sat 23/03/2019

New Music Features

theartsdesk at the Savannah Music Festival, Georgia

Martin Longley

The name of the Savannah Music Festival might sound somewhat vague in these days of specialist events, but this is an (almost) three-week sonic orgy which treats all styles equally, blending classical beside bluegrass, jazz next to African, and country side-by-side with the blues. Multiple venues are used, some more than others. All of them are within easy walking distance, around the centre of this historically-attuned southern States city.

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Prince, 1958-2016

joe Muggs

Prince Rogers Nelson was the most gloriously disruptive presence in popular culture from the very start to the very end. Everything about him was off kilter and wrong: it's not for nothing that the first major biography of him was called The Imp of the Perverse. His songs were full of deranged filth, skewed social comment with a conspiratarian edge, had a very individualist take on Jehovah's Witness spirituality and mysticism, and all manner of personal cyphers and in-jokes....

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theartsdesk in Estonia: Tallinn Music Week 2016

Kieron Tyler

“If we want to keep this free and democratic Europe of ours free and democratic, we must enlist ourselves, our skills and our commitment to liberty and justice. The problems we face are too great to simply say let the politicians do it.

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theartsdesk at WOMADelaide

Martin Longley

Since its UK debut in 1982, the WOMAD festival (World Of Music, Arts & Dance) followed its uncertain first steps and early threat of bankruptcy with a swift consolidation and expansion. By the time its first decade had passed, WOMAD was busy spreading around the globe, spawning alternative manifestations in Spain, Italy, New Zealand and the UAE.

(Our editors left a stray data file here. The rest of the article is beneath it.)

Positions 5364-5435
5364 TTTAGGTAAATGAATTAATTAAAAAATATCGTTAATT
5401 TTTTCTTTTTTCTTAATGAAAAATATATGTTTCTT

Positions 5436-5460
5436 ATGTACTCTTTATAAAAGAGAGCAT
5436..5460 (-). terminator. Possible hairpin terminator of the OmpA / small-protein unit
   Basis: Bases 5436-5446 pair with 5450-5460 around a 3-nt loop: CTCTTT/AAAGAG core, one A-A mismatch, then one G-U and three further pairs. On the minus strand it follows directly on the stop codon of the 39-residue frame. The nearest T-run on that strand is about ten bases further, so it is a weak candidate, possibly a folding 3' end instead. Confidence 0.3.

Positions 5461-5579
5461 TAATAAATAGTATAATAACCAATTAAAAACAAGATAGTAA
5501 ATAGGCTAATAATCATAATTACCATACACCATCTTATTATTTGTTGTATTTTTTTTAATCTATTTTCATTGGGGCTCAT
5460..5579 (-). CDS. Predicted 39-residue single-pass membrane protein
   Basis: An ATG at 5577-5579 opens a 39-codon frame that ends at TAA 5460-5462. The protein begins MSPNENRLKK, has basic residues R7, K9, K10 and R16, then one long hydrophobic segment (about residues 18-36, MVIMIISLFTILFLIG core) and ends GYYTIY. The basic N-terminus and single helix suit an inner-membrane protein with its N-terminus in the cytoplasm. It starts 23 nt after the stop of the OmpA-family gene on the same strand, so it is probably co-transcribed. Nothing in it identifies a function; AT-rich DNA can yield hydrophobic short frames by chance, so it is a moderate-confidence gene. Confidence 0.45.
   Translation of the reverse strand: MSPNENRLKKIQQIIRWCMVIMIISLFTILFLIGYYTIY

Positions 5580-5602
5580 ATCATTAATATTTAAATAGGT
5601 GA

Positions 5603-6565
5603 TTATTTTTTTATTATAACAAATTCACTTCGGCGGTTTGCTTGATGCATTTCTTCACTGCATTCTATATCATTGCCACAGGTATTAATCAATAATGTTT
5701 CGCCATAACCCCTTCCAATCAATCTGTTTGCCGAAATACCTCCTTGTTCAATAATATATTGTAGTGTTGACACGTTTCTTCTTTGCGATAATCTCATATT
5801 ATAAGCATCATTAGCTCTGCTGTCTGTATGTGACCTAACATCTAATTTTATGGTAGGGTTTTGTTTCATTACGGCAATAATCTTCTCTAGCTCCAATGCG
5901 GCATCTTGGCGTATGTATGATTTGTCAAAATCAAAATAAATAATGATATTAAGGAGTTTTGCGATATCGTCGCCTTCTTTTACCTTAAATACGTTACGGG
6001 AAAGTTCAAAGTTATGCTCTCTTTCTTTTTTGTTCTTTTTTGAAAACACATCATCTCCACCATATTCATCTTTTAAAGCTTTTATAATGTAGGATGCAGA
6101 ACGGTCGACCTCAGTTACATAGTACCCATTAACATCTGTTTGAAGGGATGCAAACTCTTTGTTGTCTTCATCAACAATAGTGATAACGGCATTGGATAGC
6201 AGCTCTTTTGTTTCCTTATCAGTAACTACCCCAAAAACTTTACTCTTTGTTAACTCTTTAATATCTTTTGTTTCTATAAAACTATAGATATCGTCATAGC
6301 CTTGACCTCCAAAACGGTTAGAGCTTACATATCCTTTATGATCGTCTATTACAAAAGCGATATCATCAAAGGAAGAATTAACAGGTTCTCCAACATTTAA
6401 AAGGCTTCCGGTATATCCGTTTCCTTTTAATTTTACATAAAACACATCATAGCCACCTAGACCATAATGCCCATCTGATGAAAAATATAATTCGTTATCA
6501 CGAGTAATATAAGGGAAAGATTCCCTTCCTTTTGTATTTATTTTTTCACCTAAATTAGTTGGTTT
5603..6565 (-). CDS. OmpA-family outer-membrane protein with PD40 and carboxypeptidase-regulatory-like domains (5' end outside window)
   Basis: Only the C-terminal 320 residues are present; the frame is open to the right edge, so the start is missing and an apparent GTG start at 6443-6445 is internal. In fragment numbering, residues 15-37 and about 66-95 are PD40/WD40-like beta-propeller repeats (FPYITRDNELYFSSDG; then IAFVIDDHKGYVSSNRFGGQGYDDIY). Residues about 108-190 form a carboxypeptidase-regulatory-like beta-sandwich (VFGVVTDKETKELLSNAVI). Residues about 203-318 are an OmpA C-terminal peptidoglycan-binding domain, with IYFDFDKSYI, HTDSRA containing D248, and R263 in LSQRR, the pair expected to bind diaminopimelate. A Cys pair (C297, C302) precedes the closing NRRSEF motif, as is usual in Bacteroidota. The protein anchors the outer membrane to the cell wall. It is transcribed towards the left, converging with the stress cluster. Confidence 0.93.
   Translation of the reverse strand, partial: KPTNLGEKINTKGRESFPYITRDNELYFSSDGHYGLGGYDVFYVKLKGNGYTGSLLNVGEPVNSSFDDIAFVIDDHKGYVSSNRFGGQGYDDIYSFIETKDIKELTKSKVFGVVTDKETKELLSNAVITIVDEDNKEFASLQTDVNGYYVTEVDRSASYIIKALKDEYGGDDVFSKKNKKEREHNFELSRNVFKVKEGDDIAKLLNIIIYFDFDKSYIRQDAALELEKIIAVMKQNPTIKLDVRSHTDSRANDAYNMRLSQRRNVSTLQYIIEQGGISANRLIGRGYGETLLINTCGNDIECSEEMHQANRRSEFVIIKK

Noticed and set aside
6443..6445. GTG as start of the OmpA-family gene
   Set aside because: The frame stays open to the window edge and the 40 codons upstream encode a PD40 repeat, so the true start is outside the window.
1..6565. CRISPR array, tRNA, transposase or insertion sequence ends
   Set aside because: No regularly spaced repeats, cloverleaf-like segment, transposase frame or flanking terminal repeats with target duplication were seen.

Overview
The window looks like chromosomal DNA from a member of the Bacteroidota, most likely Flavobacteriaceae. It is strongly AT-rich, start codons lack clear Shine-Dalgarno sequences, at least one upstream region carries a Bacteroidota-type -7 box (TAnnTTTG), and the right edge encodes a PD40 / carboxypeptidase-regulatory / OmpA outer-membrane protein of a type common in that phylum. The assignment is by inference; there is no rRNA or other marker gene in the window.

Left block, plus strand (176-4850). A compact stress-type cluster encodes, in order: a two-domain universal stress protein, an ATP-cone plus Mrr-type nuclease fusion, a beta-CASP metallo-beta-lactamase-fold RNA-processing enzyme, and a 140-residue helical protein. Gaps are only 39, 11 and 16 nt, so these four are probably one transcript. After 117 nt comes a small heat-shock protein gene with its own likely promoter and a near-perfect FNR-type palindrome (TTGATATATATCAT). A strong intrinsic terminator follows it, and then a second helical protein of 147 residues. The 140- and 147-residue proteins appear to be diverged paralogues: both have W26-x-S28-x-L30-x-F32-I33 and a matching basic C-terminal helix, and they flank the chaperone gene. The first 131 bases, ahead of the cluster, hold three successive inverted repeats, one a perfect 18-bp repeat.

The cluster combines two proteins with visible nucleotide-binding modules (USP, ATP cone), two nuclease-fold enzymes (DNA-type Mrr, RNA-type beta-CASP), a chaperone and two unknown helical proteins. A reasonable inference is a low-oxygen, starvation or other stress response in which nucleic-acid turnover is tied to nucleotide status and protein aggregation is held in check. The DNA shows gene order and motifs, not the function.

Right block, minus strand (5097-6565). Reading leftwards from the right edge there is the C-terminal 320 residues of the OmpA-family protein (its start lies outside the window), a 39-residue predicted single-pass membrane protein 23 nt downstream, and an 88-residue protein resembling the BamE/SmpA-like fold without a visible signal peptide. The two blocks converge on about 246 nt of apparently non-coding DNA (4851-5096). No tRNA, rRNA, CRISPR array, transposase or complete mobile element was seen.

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theartsdesk at Tectonics Festival, Adelaide

Martin Longley

The Tectonics festival concept began in Iceland, 2012, created by the Israeli conductor Ilan Volkov. Although, loosely speaking, it’s concerned with a modern classical programme, there’s a peculiar aspect to Volkov’s orientation that lends a special quality.

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10 Questions for Musician Tad Doyle

Guy Oddy

Tad Doyle was the mainman in grunge first-wavers Tad, who helped to put Seattle firmly on the rock’n’roll map in the late ‘80s with such fine discs as God’s Balls, Salt Lick and 8-Way Santa.

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James Burns – Let’s Go To Hell: Scattered Memories of the Butthole Surfers

Guy Oddy

During the ‘80s there was no US rock band that hoisted its freak flag higher than the Butthole Surfers, and certainly none that put out albums of the stature of Locust Abortion Technician and Hairway to Steven in such quick succession.

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Brighton Festival 2016 Launches with Guest Director Laurie Anderson

Thomas H Green

The Brighton Festival 2016, which explodes into life again this year on Saturday May 7, has revealed its programme.

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theartsdesk in Groningen: Uniting Europe with Music

Kieron Tyler

The nature of Europe, its administration, institutions and its porousness are hot topics. Sectors of Britain’s media and political class hyperventilate over trumped-up concerns while real issues which are just about impossible to address remain unresolved. In this climate, the European Border Breakers Awards are ripe for misinterpretation.

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David Bowie: Unforgettable and Unrepeatable

theartsdesk

If each man's death diminishes us, we're all about a foot shorter today. When Elvis Presley died, his manager Colonel Tom Parker said "this won't change anything!", and he promptly set about ensuring his client's immortality by turning him into a production line of merchandise and memorabilia. This won't happen to David Bowie, because he had already seized control of his own myth.

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